The FAA uses a 10-year period of analysis (2011-2020) because that is when nearly all of the compliance Start Printed Page 9498expenditures will be made. The FAA also uses a 7 percent discount rate to calculate the present values of the costs.

The AD does not require any additional inspections after the replacement spar has been installed because the replacement spars are higher quality than the original equipment.

Thus, the AD will impose two types of compliance costs. The first are the costs from the inspections. The second are the costs to the category 1 Air Tractor operators that will need to install a center web plate and splice blocks at 4,100 TIS hours.

As seen in Table 2, the cost to comply with the AD requirements for inspections during the ten-year period would be $55,900, which, using a 7 percent discount rate, has a present value of $39,260.

Table 2—Total and Present Value Compliance Costs To Comply With the Inspections Required by the AD

[2011-2020]

Manufacture yearNumber of inspections by yearTotal
2011201220132014201520162017201820192020
2000 (Cat 1)60000000006
2000 (Cat 2)04004000008
200100100010000020
2002000600600012
200300001300130026
2004000007007014
Total6410617176137086
Total Cost$3,900$2,600$6,500$3,900$11,050$11,050$3,900$8,450$4,550$0$55,900
Present Value$3,645$2,271$5,306$2,975$7,878$7,363$2,429$4,918$2,475$0$39,260

Each of the 6 category 1 Air Tractor airplane operators will need to spend $25,500 to install the center web plate and splice blocks in 2012, which has a present value of $22,273 using a 7 percent discount rate. The total cost to install this equipment on these 6 airplanes is $153,000, which has a present value of $133,638 using a 7 percent discount rate.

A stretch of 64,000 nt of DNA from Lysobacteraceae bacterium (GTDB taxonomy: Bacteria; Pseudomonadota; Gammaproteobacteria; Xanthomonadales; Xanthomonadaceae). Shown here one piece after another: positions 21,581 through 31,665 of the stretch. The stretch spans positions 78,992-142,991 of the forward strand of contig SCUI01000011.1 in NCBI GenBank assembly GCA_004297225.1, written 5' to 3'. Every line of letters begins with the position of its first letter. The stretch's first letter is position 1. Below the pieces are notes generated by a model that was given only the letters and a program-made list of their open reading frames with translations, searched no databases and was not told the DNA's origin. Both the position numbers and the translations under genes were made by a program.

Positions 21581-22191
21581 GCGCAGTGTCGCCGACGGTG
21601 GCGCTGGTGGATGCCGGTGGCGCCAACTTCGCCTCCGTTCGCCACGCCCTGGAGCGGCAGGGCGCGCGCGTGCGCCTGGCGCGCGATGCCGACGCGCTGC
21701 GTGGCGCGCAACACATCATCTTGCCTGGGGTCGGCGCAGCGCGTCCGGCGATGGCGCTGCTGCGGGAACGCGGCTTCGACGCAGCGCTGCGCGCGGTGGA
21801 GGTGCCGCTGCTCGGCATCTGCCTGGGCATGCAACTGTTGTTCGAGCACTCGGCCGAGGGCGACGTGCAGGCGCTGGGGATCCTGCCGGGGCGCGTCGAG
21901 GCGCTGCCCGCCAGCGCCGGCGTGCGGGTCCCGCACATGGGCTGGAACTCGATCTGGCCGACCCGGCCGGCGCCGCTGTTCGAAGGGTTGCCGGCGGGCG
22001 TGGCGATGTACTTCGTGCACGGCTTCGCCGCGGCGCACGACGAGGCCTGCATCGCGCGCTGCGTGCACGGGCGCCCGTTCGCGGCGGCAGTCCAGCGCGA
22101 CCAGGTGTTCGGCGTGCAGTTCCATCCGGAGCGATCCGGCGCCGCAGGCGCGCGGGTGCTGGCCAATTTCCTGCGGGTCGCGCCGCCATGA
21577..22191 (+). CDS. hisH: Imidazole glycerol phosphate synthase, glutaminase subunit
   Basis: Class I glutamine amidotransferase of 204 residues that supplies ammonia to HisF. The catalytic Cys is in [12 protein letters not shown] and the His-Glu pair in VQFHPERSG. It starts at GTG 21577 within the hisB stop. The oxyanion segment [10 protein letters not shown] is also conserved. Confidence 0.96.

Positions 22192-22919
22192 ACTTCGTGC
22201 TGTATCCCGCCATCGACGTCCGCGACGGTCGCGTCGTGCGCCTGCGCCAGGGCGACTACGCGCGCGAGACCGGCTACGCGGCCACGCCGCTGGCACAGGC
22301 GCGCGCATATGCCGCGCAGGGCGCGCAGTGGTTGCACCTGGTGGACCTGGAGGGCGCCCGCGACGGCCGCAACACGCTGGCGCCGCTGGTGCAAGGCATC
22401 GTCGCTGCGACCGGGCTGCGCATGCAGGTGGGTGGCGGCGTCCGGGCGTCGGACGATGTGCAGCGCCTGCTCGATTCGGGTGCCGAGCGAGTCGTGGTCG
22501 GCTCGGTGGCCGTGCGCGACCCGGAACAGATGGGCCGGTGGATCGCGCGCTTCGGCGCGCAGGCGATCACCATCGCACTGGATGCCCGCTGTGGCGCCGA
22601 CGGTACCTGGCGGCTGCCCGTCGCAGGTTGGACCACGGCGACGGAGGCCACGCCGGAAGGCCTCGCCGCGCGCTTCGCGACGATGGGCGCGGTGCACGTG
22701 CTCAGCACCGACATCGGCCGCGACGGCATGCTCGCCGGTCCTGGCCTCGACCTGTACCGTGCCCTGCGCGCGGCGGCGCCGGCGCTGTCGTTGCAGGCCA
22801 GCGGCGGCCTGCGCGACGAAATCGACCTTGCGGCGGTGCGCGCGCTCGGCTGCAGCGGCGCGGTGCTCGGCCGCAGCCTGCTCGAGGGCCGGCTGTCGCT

Thus, the total cost would be $208,900, which has a present value of $172,898 using a 7 percent discount rate.

However, these costs are unequally distributed across the 34 operators. The six category 1 Air Tractor airplane operators will need to spend $26,150 an airplane while the category 2 Air Tractor airplane operators will need to spend between $650 and $1,300 an airplane.

(5) A description of the steps the agency has taken to minimize the significant economic impact of the final rule on small entities.

The FAA is responsible for the safety of U.S.-registered aircraft and U.S. operators. The FAA has not identified any significant alternatives to this final rule that accomplish the stated objectives of applicable statutes, and which minimize any significant economic impact of the final rule SFAR on small entities.

(6) An identification, to the extent practicable, of all relevant Federal rules which may duplicate, overlap, or conflict with the final rule.

The FAA knows of no other Federal rules which duplicate, overlap, or conflict with the final rule.

Determination of Significant Impact

As discussed in the compliance cost section, all of these operators are small businesses. Further, nearly all of them are privately held businesses that do not file reports that the FAA can access to determine annual revenues. However, the FAA can determine that the average value of an Air Tractor Model AT-800A serial number 0091-0101 is about $650,000. This rule requires the 6 operators of these airplanes to spend about 4 percent ($25,500) of the value of the airplane on a repair. The FAA believes that this magnitude of an expenditure could place these six operators in some financial difficulty.

Therefore, this final rule will have a significant economic impact on a substantial number of small entities.

Start Signature

Issued in Kansas City, Missouri, on February 11, 2011.

John R. Colomy,

Acting Manager, Small Airplane Directorate, Aircraft Certification Service.

End Signature End Supplemental Information

[FR Doc. 2011-3653 Filed 2-17-11; 8:45 am]

BILLING CODE 4910-13-P